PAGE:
In 2020, the Association of American Medical Colleges (AAMC) published “The Fundamental Role of the Arts and Humanities in Medical Education,” a report that reiterated the organization’s belief that “integration of the arts and humanities into medicine and medical education may be essential to educating a physician workforce that can effectively contribute to optimal health care outcomes for patients and communities.”

The report came just as UND’s own School of Medicine & Health Sciences put the finishing touches on what it was calling “Curriculum 2.0” – a new medical education curriculum designed not only to give students more elective courses during their first- and second-years, more active learning options in the classroom, and more clinical training sooner, but to better embed the arts and humanities into the curriculum.

Such training can begin at the undergraduate level, Haage suggested.

“The course was focused on art, but we wanted to go a bit outside of that and into culture more broadly — how science influences culture,” she said. “We talked about how astrology used to be considered a hard science, which is much different from how we think about it today. And we discussed things like wine and how winemaking is changing based on the genetic modification of grapes and availability of different breeds.”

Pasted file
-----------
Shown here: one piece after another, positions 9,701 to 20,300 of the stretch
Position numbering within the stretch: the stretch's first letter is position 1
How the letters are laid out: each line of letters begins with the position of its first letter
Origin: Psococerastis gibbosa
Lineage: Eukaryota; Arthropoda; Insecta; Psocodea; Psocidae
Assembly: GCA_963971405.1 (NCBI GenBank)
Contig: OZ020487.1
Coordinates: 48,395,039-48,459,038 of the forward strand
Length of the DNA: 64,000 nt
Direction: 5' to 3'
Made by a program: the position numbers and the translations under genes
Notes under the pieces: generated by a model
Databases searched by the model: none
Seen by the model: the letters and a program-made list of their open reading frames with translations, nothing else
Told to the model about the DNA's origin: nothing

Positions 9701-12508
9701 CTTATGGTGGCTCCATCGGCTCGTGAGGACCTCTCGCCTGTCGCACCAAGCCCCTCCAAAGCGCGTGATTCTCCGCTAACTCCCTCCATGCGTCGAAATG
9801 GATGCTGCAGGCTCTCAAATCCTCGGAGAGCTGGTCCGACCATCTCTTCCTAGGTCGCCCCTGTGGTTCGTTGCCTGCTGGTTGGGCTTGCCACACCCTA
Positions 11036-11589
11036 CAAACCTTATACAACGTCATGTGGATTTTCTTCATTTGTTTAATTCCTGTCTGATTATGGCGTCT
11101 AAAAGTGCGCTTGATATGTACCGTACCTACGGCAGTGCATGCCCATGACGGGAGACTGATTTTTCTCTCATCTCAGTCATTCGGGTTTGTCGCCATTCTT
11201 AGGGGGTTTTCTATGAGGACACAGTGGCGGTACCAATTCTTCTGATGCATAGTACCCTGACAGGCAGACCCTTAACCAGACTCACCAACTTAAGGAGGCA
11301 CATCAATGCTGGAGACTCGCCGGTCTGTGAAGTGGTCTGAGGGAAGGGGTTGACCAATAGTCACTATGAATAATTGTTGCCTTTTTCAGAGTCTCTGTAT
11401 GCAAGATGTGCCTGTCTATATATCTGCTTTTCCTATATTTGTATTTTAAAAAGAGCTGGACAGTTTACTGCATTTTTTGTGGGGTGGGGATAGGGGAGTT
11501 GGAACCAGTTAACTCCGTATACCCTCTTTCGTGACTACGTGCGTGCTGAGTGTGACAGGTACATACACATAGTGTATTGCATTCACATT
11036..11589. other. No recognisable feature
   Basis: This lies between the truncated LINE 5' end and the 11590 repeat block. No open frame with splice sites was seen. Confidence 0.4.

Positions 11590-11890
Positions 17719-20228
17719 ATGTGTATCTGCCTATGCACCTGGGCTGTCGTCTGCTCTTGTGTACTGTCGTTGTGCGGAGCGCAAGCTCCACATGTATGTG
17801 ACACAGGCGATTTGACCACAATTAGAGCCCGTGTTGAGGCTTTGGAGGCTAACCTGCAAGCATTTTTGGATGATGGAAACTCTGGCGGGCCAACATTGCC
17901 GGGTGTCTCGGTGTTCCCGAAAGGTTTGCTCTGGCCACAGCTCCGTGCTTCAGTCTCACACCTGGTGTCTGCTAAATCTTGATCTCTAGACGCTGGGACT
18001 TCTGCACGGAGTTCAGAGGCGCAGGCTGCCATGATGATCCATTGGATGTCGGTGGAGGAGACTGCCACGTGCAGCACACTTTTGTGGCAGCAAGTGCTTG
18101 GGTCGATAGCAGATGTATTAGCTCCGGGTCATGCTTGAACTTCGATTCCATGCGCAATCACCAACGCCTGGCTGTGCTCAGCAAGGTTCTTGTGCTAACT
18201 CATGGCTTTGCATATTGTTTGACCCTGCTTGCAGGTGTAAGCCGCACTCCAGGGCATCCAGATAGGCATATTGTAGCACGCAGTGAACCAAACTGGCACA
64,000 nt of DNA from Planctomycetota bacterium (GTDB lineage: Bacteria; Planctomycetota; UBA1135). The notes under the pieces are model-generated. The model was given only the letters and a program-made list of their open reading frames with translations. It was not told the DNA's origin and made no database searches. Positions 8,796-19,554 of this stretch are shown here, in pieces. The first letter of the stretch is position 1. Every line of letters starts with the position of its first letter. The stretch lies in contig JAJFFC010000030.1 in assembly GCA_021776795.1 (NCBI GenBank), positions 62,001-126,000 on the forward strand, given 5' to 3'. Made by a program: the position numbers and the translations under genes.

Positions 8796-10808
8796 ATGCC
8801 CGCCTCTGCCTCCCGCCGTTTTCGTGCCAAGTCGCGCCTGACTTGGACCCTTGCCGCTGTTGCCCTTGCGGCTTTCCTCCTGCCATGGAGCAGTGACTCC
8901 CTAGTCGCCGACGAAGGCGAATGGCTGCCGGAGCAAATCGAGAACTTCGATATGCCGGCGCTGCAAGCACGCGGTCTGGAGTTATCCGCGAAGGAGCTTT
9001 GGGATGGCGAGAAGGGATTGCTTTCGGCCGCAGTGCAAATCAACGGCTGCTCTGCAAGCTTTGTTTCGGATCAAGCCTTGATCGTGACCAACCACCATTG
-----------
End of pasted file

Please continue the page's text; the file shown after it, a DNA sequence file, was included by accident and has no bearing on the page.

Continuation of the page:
All of which, added Kinney, helped students see the often direct connection between culture and the human body — and its illnesses.

“We talked a lot about the origins of science and art, about representing bodies,” she said. “To get us started, we discussed art and reproduction and how seeing artworks online, as reproductions, versus seeing them in their context changes our understanding of art and the objects being represented.”

As far as the students were concerned, though, the pitch was just about right.